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Published on May 29, 2020

Delegating Work: What to Delegate and What Not to?

Delegating Work: What to Delegate and What Not to?

Here’s a fact:

You might have heard a lot about the importance of delegating work. But if you’re a new leader or manager, it won’t be all fun and games.

Like everything in life, delegation isn’t a piece of cake unless done the right way.

You’re highly likely to face a lot of unexpected obstacles. And sadly, there’s no way around them. No circumstances in life are going to go easy on you just because you’re inexperienced.

Luckily, you can tackle these hindrances very easily if you’re smart enough to learn.

Learn from your mistakes, your surroundings, and this post!

Today, you’ll find an answer to one of the most frequently asked questions by new delegators:

What to delegate and what not to?

Believe it or not, this is one crucial step in the process of delegating work. So, read through this article to clarify all your confusion in this regard!

Tasks That You Should Always Delegate

When you’re just getting into delegation, it is quite common to feel like you’re delegating too much work. Inexperienced managers usually feel like they are over-burdening their employees, giving away their own tasks, or asking subordinates to do what’s not their job.

While all these concerns are 100% valid and should always be avoided, they can keep you from delegating the work that has to be distributed among your team.

This defeats the purpose of delegation even if you are well-aware of how to delegate tasks effectively.

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Here are some tasks that you should always delegate. However, reason with yourself according to the environment of your workplace to make the final decision.

1. Repetitive Tasks

Every office has a fair share of a few projects that are recurring and repetitive.

Now, these jobs are either the same every time or even with a slight variation, they require a similar work process and skillset. For example, auditing, budgeting, event planning, etc.

Such tasks have to be done every day, weekly, fortnightly, or monthly. The problem here is that even if these jobs are quick and easy, a manager is wasting time doing them.

You should always delegate projects like these so that you can save up a lot of your precious time in the long run.

Simultaneously, you can train your subordinates to perfection for jobs like these. With regular practice, your subordinates can begin to work on level 5 of delegation, which is where the employees can work independently.[1]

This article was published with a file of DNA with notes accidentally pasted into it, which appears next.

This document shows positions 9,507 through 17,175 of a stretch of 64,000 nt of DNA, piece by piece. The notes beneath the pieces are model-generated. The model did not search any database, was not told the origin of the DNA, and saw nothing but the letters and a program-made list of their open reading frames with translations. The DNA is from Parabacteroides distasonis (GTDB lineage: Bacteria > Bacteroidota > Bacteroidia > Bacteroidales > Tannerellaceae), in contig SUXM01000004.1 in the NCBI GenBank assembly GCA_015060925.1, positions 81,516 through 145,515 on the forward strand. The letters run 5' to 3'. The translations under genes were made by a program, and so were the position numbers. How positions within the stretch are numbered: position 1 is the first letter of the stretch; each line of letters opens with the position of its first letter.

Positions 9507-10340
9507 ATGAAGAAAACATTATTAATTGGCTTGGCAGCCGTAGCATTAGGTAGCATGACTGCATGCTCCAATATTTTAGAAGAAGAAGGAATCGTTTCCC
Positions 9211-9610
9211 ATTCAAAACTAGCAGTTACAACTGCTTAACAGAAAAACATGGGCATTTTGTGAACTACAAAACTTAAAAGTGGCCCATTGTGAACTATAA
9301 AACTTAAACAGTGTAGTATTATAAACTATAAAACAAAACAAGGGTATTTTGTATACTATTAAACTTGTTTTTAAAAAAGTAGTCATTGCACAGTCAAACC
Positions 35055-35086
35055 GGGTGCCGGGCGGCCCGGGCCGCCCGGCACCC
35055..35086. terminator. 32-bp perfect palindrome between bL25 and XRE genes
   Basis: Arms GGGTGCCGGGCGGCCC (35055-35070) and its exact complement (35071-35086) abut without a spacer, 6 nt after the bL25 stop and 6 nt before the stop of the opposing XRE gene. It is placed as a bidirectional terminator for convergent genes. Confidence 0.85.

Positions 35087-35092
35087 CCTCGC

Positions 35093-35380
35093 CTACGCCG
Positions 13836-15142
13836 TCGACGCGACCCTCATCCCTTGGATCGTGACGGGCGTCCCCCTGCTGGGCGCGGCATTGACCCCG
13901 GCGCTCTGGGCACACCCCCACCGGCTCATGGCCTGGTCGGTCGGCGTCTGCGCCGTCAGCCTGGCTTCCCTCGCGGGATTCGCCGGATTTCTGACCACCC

Whether or not you want to categorize annual projects in this category depends on how often the employees in your organization are promoted or replaced. If the same people will be around to do the job for 3 to 4 years at least, it is best to train them for it.

2. Time-Consuming Work

One of the most prominent features of delegation is that it helps save time. So, it is only right if you delegate the work that will take up too much of your time.

Instead of spending a week on one project, you should spend a few hours explaining the work to your subordinates and let them take charge.

This way, not only will you clear your own schedule, but it will also get the job done quicker. Since delegation is all about distributing work among a team, more people can work together on one project simultaneously. This will cut down a huge chunk of the work that goes into it.

What this means is that if there are tasks that are time-consuming but have a short deadline, you must always delegate them. It is an easy and fool-proof method to tick off big projects on your to-do list!

3. Projects That Boost Basic Skills

While delegating work, you shouldn’t forget that as a leader or manager, you also must encourage skills in your subordinates.

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Certain projects are too complicated for people that do not have the skills to do the job. However, some challenges are a healthy way to encourage your team to broaden their skillset.

If you don’t offer opportunities, your team will never grow. And that is a huge failure as a management leader.

4. Whatever Is Beyond Your Job Description